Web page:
Activist investor Carl Icahn has acquired a 6.6 percent stake in Gannett, saying the media conglomerate preparing to split in two is "undervalued."
Icahn late Thursday made the announcement in a tweet, linking to a regulatory filing this week with the Securities and Exchange Commission.
According to the filing, Icahn began buying Gannett shares in mid-June through his investment firms and continued through Thursday.
The stock purchases were made "in the belief that they were undervalued and that value could be created by splitting the issuer into separate print and broadcast companies."
The billionaire investor has a long history of taking positions in companies that give him the leverage to force changes in management or provide dividends to shareholders.
Icahn's filing said that until now his representatives have had no contact with Gannett but that they "intend to have discussions" with Gannett "relating to the planned separation, corporate governance, capitalization and capital allocation."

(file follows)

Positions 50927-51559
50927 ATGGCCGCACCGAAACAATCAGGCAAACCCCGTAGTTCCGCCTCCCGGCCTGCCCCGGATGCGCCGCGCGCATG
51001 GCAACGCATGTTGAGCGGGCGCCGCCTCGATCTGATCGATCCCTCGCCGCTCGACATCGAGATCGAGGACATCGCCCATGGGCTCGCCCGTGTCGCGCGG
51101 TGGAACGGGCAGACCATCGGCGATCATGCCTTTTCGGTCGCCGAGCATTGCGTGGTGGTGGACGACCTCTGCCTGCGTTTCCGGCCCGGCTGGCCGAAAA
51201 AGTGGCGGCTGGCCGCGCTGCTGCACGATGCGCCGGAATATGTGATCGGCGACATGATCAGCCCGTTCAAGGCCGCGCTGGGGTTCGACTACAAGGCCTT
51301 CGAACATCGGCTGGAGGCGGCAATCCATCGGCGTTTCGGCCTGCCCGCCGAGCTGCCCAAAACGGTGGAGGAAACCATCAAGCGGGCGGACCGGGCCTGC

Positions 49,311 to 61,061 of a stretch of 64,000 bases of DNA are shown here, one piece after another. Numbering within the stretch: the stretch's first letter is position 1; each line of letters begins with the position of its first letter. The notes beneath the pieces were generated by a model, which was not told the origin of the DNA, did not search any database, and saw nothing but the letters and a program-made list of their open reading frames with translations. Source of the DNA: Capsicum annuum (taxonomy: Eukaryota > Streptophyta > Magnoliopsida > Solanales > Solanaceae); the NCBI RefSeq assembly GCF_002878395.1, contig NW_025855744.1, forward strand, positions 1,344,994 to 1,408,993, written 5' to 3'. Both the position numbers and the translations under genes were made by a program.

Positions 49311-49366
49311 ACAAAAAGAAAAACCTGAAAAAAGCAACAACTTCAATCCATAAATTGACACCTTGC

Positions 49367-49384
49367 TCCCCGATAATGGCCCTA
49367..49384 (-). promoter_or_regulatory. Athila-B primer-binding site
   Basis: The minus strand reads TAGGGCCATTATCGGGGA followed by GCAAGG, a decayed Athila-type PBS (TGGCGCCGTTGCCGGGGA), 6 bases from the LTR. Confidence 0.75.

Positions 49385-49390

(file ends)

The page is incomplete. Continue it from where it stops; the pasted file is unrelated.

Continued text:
Gannett on August 5 announced plans to split into two separate firms, one for broadcast and digital, and the other for newspapers including its national daily USA Today.
The news came after several other media groups including Tribune Co., News Corp. and Time Warner had made similar moves to spin off their print operations that are struggling compared with other parts of the media business.
Gannett will create a new publicly traded broadcasting and digital company, which has yet to be named, and which will remain headquartered in McLean, Virginia.
The unit includes 46 television stations including network affiliates in the top 25 US markets. It also will include Cars.com and the online jobs site CareerBuilder.com.
The publishing group, which will retain the Gannett name, will include USA Today as well as 81 other daily newspapers, some 200 weeklies and magazines, and the community news service Newsquest.